How can high-functioning depression get worse?

I understand how hard it can be to take action in this situation. I’ve been where you are. The most important thing I can share with you, as someone who got her life back, is that you must take this seriously.

I ignored my high-functioning depression, and it got worse. Then it got A LOT worse. I kept eating poorly, drinking too much alcohol, not expressing emotions, and bottling up my stress. Looking back, you can see how depression causes actions that only create more mental illness.

Let’s look at some of these, so you will know how to work with high-functioning depression and hopefully even get rid of it.

The Emotional Level

We often get bottled up with emotions. If you are someone who has trouble expressing your feelings, standing up for yourself and speaking your peace, this may be a significant contributor to depression for you.

You have to move your emotions and keep things going. Exercise, talk about your feelings to someone you trust or do high-energy work. Do anything that will move energy through your body and keep it running. You don’t want depression to shut you down so keep going.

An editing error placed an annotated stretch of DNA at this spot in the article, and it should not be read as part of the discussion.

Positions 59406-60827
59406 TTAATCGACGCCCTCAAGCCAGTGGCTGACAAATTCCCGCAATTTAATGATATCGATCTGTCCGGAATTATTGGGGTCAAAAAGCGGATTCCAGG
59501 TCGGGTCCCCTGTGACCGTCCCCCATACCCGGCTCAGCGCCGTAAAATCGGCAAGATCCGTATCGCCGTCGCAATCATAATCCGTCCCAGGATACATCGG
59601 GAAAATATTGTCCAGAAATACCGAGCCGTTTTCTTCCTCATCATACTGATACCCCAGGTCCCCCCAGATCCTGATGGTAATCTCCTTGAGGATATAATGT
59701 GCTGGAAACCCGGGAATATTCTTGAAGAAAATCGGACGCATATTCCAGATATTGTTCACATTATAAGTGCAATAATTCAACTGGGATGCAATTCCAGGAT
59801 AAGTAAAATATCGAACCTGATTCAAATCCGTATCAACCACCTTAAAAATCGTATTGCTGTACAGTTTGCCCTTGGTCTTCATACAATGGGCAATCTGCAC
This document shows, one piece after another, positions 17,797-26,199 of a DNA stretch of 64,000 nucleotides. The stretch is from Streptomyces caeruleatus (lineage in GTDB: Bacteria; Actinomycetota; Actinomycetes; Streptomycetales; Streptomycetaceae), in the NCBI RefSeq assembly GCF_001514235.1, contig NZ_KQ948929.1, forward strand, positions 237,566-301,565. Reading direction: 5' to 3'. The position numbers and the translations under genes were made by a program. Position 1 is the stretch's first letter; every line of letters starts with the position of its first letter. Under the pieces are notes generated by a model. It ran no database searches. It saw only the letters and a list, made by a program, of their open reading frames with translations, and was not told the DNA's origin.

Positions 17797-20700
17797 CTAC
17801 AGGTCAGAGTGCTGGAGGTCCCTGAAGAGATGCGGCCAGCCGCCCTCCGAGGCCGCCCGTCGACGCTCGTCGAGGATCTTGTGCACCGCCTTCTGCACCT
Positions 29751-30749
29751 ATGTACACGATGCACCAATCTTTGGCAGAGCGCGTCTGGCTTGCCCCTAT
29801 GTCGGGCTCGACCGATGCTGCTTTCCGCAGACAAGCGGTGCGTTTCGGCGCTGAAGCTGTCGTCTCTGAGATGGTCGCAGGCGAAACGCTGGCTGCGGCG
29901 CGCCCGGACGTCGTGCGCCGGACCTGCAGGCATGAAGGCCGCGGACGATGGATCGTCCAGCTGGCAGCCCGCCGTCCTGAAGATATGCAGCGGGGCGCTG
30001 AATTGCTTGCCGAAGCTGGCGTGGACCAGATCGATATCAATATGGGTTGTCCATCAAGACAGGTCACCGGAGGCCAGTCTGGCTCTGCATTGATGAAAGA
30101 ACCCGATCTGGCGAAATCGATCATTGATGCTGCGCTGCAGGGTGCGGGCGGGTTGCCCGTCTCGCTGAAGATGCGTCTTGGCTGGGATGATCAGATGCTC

Additionally, stress plays a significant role in high-functioning depression. In our modern society, stress has a profound effect on our lives. We are expected to do more, produce more, wear more hats than ever before in the history of the human race.

Between work, societal and family pressures, it’s no wonder, so many of us struggle just to keep our heads above water. Humans were not meant to endure the amount of stress that we do in our current modern cultures. So while you’re trying to keep your energy up to combat the depression, please don’t mistake that for activities that stress you out too much emotionally. There’s a delicate balance that you must continuously monitor.

The Spiritual Level

No matter what your religious or spiritual beliefs are, there’s no doubt that your spiritual well-being, or lack thereof, can affect your mental health. Deep healing takes place at the soul, or spiritual, level. Each religion or spiritual path may have different ways of healing these issues, but they all have practices that address spiritual struggles and crises.